If Bitcoiners stymied by fees have any quarrel, it ought to be with the pace of development of L2s in the Bitcoin space. There’s no real excuse for this misconception either: a cursory look at the data shows that fees reached over $50 per transaction at certain points in both 2021 and 2017. This should have surprised nobody. Fees will always reflect the market’s demand for Bitcoin blockspace, and if your desired usage mode is priced out, that simply means that base layer Bitcoin isn’t a suitable network for you.
More puzzling is why former small blockers and self-appointed high priests Giacomo Zucco or Francis Pouliot have taken to complaining about the fee pressure (even if they enlisted on the small blocker side of the scaling wars). The answer is that for them, there are two types of Bitcoin usage: sacred and profane. Ordinals and Inscriptions are generally supported by the moderate “outgroup” and as of right now have primarily been used to issue and trade NFTs, or to speculate on new tokens.
To the hardcore fundamentalist crowd that absolutely disdains the ownership of anything other than Bitcoin, this is profane. Current Bitcoin maximalist doctrine stipulates that Bitcoin ought only be used for monetary transactions – but not those pertaining to non-Bitcoin asset types. Their perverse framework is one in which it’s morally acceptable for North Korea to use Bitcoin for sanctions evasion, but unacceptable for an artist to issue their NFT on the Bitcoin blockspace. If this strikes you as bizarre and inconsistent, it’s because the Bitcoin maximalist ideology has become highly reactive, technologically regressive, and more concerned with ideological purity than intellectual coherence.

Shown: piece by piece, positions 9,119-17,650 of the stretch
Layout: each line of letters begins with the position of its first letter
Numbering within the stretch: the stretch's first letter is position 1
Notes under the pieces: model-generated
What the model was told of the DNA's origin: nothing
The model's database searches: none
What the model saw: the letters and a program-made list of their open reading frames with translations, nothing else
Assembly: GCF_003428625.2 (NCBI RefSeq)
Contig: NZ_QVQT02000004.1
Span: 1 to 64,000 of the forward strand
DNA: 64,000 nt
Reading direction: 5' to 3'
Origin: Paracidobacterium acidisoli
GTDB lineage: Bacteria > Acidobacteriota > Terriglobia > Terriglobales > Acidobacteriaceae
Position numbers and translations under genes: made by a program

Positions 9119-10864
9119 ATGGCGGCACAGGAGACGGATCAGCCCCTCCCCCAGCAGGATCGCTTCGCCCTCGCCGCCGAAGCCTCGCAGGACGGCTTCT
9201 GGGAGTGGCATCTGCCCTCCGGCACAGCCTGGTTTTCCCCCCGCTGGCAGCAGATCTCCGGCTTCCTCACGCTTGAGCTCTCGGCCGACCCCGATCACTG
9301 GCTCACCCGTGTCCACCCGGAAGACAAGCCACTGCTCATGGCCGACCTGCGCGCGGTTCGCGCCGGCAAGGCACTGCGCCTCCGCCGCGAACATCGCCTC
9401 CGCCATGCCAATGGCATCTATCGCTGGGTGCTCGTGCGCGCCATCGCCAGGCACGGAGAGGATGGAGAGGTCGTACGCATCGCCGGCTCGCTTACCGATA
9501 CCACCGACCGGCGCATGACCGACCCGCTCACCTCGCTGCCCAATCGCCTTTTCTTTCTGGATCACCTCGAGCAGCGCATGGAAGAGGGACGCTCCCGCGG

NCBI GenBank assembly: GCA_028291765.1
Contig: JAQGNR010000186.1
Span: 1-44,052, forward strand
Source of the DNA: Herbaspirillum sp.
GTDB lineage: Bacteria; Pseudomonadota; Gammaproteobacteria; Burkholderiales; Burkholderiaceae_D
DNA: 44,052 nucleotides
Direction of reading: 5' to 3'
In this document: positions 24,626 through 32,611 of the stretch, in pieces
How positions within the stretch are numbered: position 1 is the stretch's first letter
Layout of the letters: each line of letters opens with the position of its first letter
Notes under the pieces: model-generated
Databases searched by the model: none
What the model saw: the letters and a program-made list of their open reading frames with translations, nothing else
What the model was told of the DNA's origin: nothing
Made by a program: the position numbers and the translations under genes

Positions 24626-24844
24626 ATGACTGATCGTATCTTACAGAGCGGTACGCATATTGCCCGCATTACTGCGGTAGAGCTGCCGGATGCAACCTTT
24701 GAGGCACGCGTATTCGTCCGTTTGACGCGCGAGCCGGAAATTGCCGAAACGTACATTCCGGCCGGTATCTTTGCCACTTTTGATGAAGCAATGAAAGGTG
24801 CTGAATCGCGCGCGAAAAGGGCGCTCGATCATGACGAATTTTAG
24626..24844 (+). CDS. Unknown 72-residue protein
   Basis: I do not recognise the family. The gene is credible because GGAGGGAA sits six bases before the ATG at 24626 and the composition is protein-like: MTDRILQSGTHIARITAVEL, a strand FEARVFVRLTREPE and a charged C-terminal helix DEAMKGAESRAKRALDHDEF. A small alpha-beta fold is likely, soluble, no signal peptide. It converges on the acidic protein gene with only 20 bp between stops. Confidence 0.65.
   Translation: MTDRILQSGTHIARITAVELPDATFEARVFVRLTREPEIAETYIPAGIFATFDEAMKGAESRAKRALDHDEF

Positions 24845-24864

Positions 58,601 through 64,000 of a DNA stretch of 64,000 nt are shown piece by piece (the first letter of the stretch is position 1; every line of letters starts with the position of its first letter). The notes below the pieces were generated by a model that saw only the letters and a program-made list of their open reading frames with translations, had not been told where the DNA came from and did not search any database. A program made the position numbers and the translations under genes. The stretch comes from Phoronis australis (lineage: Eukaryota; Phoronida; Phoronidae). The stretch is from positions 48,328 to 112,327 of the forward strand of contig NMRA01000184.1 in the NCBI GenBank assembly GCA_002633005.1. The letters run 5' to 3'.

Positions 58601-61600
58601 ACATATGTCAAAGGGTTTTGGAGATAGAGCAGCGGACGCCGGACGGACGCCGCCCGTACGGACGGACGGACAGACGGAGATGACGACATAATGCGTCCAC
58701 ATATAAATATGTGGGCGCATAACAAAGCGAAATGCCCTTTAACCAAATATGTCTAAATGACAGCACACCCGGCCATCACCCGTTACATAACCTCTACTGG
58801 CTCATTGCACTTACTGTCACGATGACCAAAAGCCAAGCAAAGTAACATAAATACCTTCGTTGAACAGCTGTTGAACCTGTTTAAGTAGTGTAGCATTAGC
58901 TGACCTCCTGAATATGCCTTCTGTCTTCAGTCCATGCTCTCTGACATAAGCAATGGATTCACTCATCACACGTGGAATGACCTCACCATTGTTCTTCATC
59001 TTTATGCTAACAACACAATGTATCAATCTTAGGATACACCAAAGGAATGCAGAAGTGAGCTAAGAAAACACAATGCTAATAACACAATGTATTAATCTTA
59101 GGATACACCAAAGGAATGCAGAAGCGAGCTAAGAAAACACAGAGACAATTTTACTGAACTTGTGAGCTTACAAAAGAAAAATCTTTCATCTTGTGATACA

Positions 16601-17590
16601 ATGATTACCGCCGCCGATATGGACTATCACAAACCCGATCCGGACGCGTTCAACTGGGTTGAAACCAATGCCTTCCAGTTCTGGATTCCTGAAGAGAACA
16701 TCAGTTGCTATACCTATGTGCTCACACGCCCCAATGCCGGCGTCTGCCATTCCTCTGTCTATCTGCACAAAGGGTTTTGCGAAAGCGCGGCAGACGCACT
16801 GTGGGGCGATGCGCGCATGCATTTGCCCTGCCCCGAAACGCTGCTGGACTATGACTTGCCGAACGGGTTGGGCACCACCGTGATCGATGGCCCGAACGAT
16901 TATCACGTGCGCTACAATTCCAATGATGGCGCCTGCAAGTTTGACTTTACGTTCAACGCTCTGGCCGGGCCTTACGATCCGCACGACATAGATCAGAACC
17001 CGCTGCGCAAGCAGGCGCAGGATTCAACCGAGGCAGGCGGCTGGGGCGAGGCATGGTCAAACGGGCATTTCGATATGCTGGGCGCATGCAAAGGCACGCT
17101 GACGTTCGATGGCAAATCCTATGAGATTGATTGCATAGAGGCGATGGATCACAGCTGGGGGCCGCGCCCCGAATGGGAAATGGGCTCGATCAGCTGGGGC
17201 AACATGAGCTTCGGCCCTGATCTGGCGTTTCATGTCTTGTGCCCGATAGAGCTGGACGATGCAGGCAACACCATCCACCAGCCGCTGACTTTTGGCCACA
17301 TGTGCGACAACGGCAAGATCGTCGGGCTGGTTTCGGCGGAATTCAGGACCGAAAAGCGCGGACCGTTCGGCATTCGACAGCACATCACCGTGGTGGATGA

For the few small blockers that have remained intellectually consistent from 2017 to today, the new fee pressure ought to be welcomed. It’s a catalyst for the further adoption of established L2 networks like Lightning, and where Lightning falls short, alternative L2 systems. As with all commodities, high prices are the cure for high prices. As a venture capitalist, I’m encouraged by the entrepreneurs I have been meeting lately who have begun designing novel L2s that explore alternative design spaces. In particular, rollups have clear product market fit on Ethereum, and I’m hopeful they can be added to Bitcoin in time.
Lightning is not a panacea, and it is best suited for high frequency, small granularity payments – which certainly doesn’t satisfy all types of Bitcoin transactional demand. There’s more than just one way to move dollars around – we have wires, ACH, credit and debit networks, Fednow, physical cash, remittances, hawala networks, money orders, and fintech apps, among others. More abstractly, these can be divided into “push” and “pull” approaches, real time versus deferred settlement, and gross versus net settlement models. Each has its own set of tradeoffs, and offers different transactional speeds and settlement assurances.
It’s naïve to think that one scaling network alone can satisfy the diverse transactional needs of Bitcoiners. The long term future for Bitcoin is a plurality of scaling approaches. The gist, however, is a move away from the one-baselayer-settlement = one-payment model, towards a more economically dense, one-baselayer-settlement = many-payment model. This is the right way to scale. This is the only way a broadcast system like a blockchain, where every node operator must be aware of every transaction, can scale to global usage.
The burst of activity around inscriptions and resulting high fees is an accelerant towards this more efficient future, and it should be celebrated. The BRC-20 mania, as perplexing as it is to many, is one of the best things that has happened to Bitcoin in some time.